A study of hate speech on Facebook in Sri Lanka by the Centre for Policy Alternatives, titled ‘Liking Violence’, points to the ‘…the radicalisation of youth, as young as 18 to an alarming degree’. The study looks at how some of the most engaged users – users producing and engaging with hate speech and related content, are between the ages of 18-24. Over the recent past the creation and dissemination of content virulent with anti-Christian and particularly anti-Muslim rhetoric has been occurring amongst the youth, particularly through means of online communication.
A camp hosted from the 19th -21st of June, by the Religious Liberty Commission of the NCEASL, brought together a group of young people, with the intention of helping address this issue. The participants at the camp were young people who had demonstrated an interest in the areas of Religious Freedom and Peace Building. The camp that was held at the Sanctuary House in Pamunugama saw youth between the ages of 19-26 of different religious backgrounds and living across all nine provinces, gather together for a time of learning, sharing and reflection.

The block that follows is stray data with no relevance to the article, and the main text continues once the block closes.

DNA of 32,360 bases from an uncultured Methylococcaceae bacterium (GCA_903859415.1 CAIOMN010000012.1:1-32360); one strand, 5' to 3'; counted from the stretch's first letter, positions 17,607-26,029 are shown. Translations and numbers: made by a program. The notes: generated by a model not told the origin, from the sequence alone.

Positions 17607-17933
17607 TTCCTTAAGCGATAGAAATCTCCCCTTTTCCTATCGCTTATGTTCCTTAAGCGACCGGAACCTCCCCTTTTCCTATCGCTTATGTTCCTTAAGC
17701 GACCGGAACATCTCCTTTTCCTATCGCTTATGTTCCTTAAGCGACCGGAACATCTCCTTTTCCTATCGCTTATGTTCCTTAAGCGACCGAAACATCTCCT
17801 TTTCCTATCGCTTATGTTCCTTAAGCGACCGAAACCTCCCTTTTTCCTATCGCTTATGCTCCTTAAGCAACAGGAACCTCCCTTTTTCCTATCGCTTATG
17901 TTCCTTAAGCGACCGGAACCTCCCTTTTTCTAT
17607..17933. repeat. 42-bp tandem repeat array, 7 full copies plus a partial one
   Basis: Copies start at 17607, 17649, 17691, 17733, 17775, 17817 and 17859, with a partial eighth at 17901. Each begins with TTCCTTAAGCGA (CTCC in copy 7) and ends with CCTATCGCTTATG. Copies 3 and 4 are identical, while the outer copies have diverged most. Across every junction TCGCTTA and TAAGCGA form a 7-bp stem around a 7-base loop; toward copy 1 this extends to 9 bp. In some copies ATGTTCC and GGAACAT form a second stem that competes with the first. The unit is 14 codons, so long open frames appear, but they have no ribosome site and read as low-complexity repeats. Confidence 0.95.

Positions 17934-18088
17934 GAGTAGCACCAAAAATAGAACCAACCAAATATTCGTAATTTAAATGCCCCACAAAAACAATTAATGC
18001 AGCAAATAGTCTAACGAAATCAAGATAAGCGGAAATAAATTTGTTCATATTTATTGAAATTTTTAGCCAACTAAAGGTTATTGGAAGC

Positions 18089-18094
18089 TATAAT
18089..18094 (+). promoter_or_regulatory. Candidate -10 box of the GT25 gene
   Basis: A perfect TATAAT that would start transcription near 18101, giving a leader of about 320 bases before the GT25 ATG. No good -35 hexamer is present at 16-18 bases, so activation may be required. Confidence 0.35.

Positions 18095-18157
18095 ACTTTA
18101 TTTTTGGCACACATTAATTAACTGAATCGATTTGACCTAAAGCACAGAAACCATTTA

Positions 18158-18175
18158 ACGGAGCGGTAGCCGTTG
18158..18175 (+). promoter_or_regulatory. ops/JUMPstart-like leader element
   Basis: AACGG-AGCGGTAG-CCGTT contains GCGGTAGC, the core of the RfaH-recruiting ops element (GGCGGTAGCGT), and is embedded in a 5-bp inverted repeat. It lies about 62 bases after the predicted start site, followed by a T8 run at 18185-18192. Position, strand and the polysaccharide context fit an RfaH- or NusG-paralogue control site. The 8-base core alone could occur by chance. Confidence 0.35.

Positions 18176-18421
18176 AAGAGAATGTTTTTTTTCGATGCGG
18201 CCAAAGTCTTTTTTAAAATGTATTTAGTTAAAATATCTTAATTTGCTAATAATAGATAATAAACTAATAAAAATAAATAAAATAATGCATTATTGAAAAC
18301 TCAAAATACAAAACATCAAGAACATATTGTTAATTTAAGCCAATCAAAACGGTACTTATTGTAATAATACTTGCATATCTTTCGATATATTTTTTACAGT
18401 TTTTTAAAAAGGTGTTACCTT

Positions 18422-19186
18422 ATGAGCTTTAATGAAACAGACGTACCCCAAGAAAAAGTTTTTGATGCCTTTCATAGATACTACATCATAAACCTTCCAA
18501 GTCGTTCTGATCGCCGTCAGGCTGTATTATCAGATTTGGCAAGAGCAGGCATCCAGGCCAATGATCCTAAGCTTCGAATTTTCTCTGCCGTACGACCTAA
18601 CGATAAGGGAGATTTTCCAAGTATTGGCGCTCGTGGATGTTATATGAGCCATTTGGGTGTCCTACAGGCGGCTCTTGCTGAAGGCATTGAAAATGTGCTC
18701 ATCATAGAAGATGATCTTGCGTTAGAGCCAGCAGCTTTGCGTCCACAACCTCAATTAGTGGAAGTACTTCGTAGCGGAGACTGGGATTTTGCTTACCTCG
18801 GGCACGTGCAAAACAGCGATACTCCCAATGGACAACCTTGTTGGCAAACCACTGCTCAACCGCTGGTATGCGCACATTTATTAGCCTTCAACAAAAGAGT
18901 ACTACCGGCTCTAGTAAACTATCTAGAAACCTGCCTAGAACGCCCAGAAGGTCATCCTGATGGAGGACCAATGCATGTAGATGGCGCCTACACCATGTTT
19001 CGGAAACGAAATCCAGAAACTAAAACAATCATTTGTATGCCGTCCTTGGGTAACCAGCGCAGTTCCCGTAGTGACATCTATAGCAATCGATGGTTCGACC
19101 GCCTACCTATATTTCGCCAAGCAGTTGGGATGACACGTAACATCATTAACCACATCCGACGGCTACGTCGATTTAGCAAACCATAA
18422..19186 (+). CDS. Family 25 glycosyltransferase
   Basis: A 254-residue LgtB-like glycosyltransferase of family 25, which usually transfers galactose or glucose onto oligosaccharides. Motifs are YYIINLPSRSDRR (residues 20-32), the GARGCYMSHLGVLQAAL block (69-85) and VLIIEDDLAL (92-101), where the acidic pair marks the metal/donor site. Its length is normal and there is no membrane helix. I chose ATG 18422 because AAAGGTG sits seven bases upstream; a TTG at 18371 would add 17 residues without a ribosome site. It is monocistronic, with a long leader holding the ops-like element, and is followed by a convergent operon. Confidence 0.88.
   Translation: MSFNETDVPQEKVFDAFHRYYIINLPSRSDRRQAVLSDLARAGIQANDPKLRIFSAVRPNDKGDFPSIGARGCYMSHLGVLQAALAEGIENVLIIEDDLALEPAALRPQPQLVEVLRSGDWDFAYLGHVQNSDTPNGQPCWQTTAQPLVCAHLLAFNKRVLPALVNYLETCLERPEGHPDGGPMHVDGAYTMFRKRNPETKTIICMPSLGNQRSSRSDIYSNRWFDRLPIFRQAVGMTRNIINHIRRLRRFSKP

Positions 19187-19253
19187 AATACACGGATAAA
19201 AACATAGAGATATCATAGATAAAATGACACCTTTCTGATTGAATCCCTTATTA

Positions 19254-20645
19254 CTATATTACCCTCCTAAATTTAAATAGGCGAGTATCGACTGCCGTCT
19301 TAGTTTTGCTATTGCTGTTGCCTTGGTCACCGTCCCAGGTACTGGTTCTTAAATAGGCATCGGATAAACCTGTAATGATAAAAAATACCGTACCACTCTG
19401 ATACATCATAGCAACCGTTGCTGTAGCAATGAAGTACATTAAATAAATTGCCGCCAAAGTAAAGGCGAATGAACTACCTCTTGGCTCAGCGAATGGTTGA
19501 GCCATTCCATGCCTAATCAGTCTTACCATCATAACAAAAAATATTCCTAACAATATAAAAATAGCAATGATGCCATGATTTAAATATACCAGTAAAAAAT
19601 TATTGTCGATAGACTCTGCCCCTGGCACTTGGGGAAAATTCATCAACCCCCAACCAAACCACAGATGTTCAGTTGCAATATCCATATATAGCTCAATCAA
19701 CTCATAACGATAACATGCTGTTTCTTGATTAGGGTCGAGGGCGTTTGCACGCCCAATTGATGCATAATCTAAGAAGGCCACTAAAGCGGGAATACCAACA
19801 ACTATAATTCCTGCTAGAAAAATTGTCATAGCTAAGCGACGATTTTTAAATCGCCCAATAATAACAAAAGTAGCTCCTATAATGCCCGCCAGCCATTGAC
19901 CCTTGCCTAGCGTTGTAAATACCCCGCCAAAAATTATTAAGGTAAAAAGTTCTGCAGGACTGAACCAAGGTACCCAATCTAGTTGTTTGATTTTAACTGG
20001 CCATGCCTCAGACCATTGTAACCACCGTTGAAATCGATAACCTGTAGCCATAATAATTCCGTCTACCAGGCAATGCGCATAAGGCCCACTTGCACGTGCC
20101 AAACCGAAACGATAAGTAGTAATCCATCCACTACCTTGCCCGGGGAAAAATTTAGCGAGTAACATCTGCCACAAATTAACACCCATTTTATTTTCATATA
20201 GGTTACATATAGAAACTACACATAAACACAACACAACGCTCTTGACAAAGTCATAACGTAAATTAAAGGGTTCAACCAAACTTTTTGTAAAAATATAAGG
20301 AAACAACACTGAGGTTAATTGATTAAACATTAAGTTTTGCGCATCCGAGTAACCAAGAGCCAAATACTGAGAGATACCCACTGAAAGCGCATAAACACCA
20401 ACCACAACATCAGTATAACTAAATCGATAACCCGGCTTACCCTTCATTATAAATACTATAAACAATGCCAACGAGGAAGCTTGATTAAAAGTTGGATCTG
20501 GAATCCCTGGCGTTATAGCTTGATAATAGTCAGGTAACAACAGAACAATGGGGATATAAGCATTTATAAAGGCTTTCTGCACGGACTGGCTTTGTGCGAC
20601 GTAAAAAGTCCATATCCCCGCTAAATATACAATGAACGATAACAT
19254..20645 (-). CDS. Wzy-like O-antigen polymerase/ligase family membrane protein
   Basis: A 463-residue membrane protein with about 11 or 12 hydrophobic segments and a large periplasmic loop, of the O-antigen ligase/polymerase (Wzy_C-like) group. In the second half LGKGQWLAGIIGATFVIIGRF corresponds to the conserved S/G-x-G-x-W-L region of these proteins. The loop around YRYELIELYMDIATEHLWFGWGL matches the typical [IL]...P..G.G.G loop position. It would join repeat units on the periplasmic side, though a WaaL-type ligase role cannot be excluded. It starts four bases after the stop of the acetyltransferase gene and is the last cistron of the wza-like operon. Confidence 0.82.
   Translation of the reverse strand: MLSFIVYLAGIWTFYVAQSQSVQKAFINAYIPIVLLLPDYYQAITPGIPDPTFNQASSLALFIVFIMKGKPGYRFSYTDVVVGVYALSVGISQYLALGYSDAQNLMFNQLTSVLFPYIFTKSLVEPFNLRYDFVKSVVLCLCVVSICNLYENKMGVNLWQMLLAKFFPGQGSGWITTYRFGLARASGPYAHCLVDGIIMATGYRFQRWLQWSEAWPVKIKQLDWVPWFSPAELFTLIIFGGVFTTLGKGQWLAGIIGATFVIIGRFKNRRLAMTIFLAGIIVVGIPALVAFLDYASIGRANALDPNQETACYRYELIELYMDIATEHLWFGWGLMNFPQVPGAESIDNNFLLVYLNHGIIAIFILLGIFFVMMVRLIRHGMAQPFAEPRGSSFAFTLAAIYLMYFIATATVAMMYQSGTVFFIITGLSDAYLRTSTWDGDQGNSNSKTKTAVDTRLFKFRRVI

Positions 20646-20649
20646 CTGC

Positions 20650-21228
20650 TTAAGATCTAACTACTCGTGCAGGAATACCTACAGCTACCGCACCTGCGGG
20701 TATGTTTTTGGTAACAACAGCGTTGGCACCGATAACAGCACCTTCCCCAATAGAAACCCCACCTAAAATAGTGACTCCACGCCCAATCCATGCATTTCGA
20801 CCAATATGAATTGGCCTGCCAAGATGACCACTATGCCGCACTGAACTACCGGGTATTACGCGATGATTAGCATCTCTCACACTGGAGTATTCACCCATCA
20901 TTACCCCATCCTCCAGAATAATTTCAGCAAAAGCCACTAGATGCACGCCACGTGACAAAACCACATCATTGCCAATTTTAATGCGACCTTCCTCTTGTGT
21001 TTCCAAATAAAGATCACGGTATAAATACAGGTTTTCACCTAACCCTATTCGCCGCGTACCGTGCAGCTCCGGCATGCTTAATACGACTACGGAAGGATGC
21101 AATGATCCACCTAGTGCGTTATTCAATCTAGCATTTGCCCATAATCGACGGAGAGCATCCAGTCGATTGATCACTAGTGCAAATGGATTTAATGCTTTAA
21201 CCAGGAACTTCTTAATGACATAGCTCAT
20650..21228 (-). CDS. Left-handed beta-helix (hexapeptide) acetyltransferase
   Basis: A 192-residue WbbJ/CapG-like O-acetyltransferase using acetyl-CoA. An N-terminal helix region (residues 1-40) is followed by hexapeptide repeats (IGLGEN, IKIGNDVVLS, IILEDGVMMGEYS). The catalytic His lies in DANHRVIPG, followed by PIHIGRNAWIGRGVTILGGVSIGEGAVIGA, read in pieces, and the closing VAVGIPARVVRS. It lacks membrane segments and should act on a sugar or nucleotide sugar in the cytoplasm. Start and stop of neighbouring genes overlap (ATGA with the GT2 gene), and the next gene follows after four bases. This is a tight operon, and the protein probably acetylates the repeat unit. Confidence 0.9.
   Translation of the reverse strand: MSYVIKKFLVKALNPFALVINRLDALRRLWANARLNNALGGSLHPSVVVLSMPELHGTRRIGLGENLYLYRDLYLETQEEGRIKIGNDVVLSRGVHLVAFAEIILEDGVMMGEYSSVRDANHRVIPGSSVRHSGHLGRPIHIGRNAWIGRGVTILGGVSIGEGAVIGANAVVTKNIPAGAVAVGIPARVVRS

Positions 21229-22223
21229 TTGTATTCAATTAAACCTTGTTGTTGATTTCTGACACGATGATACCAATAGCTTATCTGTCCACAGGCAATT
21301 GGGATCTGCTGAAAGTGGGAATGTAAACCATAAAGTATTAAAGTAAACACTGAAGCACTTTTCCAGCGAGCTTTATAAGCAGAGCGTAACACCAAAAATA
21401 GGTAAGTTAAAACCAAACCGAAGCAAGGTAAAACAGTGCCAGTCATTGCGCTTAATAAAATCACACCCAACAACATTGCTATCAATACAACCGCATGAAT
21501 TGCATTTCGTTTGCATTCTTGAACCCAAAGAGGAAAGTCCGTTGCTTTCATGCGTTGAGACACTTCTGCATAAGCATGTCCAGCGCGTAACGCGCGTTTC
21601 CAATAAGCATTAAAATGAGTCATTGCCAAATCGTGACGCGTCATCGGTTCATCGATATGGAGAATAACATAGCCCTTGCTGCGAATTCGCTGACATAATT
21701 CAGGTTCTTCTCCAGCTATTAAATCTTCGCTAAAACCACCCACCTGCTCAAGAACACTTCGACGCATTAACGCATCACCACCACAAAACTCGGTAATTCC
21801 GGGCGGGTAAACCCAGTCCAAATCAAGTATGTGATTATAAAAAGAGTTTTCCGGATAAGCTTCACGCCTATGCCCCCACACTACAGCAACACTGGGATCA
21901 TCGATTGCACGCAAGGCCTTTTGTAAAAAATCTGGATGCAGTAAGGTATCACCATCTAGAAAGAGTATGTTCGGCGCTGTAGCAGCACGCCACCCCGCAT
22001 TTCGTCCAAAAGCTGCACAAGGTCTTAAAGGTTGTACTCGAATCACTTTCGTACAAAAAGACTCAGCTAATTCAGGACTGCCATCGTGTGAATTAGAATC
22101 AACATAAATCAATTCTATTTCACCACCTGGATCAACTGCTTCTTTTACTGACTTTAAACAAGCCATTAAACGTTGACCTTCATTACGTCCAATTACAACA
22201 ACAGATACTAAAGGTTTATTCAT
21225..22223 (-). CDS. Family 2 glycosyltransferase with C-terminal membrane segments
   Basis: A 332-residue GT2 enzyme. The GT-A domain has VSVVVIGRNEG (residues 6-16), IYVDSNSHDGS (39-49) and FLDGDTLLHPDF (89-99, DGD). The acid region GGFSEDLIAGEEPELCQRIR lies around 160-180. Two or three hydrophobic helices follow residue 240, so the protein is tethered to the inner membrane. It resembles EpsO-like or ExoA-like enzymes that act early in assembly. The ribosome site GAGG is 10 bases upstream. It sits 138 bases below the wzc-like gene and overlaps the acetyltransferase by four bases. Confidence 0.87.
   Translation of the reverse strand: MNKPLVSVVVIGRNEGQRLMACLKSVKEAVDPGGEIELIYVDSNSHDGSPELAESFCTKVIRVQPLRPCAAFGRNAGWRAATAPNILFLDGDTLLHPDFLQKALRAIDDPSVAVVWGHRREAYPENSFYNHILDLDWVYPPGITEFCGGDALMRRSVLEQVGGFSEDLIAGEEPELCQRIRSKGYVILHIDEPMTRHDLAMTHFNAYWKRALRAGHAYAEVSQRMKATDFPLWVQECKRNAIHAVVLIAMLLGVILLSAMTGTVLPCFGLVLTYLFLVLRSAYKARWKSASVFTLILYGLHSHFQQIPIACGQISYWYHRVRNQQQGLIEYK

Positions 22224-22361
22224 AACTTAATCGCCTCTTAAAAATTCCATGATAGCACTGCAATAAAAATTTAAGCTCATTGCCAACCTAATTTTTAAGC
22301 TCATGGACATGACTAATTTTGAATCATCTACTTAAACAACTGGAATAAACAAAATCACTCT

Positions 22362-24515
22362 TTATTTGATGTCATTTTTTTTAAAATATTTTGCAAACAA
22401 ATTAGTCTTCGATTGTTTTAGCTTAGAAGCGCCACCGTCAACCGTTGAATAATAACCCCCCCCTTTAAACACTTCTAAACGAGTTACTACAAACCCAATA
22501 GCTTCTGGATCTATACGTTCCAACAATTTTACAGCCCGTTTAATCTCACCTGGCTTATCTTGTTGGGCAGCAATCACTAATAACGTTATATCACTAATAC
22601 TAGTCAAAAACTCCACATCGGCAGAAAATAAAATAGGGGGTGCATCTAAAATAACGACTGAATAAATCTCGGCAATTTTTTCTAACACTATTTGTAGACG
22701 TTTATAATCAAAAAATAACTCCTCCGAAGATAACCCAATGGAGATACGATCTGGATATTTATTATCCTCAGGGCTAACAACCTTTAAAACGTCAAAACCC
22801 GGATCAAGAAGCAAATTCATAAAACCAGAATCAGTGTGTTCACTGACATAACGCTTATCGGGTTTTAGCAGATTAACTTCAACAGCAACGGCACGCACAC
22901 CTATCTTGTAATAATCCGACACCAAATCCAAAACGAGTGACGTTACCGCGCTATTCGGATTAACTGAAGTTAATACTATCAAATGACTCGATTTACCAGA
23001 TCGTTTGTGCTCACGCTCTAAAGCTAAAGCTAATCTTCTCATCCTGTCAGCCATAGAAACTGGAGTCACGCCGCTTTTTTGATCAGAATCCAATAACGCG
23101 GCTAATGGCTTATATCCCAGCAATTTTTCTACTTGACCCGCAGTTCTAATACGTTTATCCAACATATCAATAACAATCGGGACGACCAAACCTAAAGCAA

During the programme the participants had the opportunity to hear from Jeevani Kariyawasam, prominent lawyer, activist and politician; Prof. Jayantha Seneviratne, renowned sociologist and a professor of Political Philosophy at the University of Kelaniya and Sampath Samarakoon, editor of the popular Citizen Journalism website – Vikalpa.
Kariyawasam, who conducted the opening session on a ‘Vision for Advocacy’ defined advocacy and it’s functions, through creative group activities with the youth.
Prof. Seneviratne’s session on ‘Peace Building and Reconciliation’ had the youth divided into smaller groups and working on activities that highlighted values, behaviour and practices that encouraged religious coexistence. Prof. Seneviratne also helped the group focus on the shared and core values of each religion, in an attempt to encourage greater sensitivity and mutual understanding among the campers.